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The answer to “What is a futurist?” can vary greatly depending on who you pose the question to. Likewise, the image of a futurist that is conjured in the minds of those who hear the term is just as likely to be as wide-ranging. If you ask someone who belongs to Generation Y or Z, especially those who are fans of the MCU, they may picture fictional billionaire genius industrialist Tony Stark, better known by his alter-ego, the Invincible Iron Man. On the other hand, others may think of Stark’s real-life counterpart, Elon Musk, founder and CEO of Tesla and Space X. To those who might never have heard the word, they may guess that a futurist is some sort of mystic holding a crystal ball, which they use to peer into the future.

The truth, however, is much more straightforward. A futurist, or someone who identifies or refers to themselves as such, is simply an individual who looks at the future with an emphasis on change and innovation. They explore existing and emergent data, trends and patterns, applying a little bit of history, research, logic, creativity, bleeding-edge developments and strategic (as well as out-of-the-box) thinking to envision what is to come. In doing so, futurists can make informed projections and recommendations to form and guide long-term strategic planning, inform the most optimal course of action to aid business growth and development as well as identify and capitalize on opportunities to vastly improve outcomes. Moreover, the insights gleaned can be put to use to avoid threats and mitigate risks through the recognition of forces and factors impressing upon one’s business or enterprise. Futurists are also able to imagine alternate future states to help futureproof organizations, keep their business on track as a going concern, meet and overcome future challenges as well as prevent disasters.

Futurists come in all forms. From scientists who predict the impact of changing weather patterns on crop yields to market researchers who utilize predictive marketing to determine what products adolescents will be wildly spending their allowances on to policymakers predicting what types of disruptions will emerge across various industries and business landscapes due to the introduction of new laws and regulations. They also go by a great number of appellations, titles and bestowed monikers, including futurologists, perspectivists, foresight consultants, forecasters, prognosticators, future-oriented thinkers, modern-day oracles, visionaries, and so on.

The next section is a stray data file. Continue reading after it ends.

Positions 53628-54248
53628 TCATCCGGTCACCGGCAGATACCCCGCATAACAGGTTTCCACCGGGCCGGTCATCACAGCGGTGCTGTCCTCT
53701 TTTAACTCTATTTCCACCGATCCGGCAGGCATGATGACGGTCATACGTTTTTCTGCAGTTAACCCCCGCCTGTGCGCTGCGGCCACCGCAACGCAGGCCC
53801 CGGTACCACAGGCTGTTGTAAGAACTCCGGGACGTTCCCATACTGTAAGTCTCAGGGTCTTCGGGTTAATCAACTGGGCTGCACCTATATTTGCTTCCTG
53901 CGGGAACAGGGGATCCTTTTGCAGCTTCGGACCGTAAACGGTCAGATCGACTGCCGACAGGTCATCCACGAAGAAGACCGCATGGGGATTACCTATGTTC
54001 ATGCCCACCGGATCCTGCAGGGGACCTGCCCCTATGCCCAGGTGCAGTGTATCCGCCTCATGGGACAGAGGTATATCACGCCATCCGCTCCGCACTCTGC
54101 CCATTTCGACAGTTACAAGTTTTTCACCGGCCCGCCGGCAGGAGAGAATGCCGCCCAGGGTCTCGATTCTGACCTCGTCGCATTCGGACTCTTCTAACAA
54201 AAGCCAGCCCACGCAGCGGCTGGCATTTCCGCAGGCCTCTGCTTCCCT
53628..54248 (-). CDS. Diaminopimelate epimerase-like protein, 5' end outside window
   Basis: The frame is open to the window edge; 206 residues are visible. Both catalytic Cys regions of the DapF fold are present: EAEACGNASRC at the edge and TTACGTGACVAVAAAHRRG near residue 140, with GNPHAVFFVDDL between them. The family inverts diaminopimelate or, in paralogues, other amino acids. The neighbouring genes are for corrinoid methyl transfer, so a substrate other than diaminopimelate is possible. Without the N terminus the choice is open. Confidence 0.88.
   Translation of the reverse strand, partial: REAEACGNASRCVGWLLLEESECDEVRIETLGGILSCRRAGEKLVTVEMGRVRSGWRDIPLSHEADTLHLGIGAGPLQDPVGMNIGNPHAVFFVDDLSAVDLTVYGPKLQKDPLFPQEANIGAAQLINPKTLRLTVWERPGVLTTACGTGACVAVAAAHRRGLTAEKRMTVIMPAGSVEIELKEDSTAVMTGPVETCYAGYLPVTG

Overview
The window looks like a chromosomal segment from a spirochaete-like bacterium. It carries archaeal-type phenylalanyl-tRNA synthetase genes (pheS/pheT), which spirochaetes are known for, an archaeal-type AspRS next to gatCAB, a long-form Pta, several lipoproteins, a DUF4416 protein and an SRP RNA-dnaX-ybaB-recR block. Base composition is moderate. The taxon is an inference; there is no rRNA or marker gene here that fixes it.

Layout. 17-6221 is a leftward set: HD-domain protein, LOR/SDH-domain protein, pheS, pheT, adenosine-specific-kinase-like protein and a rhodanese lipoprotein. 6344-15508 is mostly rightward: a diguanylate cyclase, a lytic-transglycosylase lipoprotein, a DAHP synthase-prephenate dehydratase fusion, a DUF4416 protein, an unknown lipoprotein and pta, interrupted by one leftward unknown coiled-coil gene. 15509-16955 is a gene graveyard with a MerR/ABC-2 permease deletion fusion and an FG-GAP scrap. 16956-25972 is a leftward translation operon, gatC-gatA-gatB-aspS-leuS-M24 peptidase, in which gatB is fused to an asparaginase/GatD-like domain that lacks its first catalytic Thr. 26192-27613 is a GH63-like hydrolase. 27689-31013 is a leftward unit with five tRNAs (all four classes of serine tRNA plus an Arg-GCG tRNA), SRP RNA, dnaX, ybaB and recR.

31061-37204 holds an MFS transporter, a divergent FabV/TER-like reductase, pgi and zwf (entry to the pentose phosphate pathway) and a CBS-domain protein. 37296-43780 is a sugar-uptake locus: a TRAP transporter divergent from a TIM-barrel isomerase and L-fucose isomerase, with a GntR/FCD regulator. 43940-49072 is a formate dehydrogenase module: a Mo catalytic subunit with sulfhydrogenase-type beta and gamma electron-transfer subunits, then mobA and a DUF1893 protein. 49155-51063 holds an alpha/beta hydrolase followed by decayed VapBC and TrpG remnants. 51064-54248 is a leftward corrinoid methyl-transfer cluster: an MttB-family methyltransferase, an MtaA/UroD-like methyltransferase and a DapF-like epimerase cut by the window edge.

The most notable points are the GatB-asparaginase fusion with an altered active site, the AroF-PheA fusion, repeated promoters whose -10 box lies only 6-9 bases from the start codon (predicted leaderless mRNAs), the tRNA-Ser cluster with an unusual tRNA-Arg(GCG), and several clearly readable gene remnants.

Regardless, all futurists share one thing in common and that is their focus on the future. Their field is futurology, which is the attempt to systematically explore and investigate predictions and possibilities about the future and how they might arise from the present. It is this ability to perceive or recognize what others oftentimes miss or are unable to see that has led them to be frequently hailed as “visionaries”. Futurists are not psychics. Their means are not arcane, psychic, supernatural or divine, but achieved rather through the thorough, precise and granular research, analysis and interpretation of quantitative, qualitative and speculative data to uncover trends and insights that would be particularly fitting in enlightening those who wield the power of decisioning, strategizing, road-mapping, direction setting and planning out tomorrow.

While the common shorthand used is prediction, they, in fact, do not make predictions about the future. What they do, to be more exact, is make informed estimations, outlining a variability of outcomes, from what is possible to what is preposterous — all of which can significantly throw a business’ most thoroughly formulated plans into chaos. They recognize things as they start to arise before they have the chance to become established. To a futurist, the future is not a fixed point as there can be many kinds of futures, which can be broadly organized into seven classes (all of which are subjective and are based to present moment conditions):

(a) Potential: Everything beyond the present is a potential future. This is on the assumption that the future is undetermined or ‘not fixed’.

(b) Projected: This is the singular default or ‘business as usual’ future inferred to be the continuation of the past through the present. This is considered to be the most probable of the Probable futures.

(c) Possible: These futures are ones that we think ‘might’ happen based on some understanding of the future that we do not have yet but might possess one day. Think teleportation technology.

(d) Plausible: These are futures we think ‘could’ happen based on our current comprehension of things that work in the world, such as the laws of physics.

(e) Preferable: These futures are what we would ‘like’ or ‘want’ to happen, based more on emotional rather than cognitive value judgments, such as zero inflation or end of world hunger.

(f) Preposterous: These are futures we deem to be impossible and will ‘never happen’.

In formulating the good, bad and ugly scenarios of tomorrow, practitioners of the art of futurology conduct research and studies of today’s markets and landscapes, business modeling, interviews, strategic planning and high-level deliberations. They are frequently tasked with informing how today’s developments will take shape and the extent to which they will affect the organization they are working or consulting for. The insights they reveal are not static but are ever-evolving based on how the present continues to change and us along with it.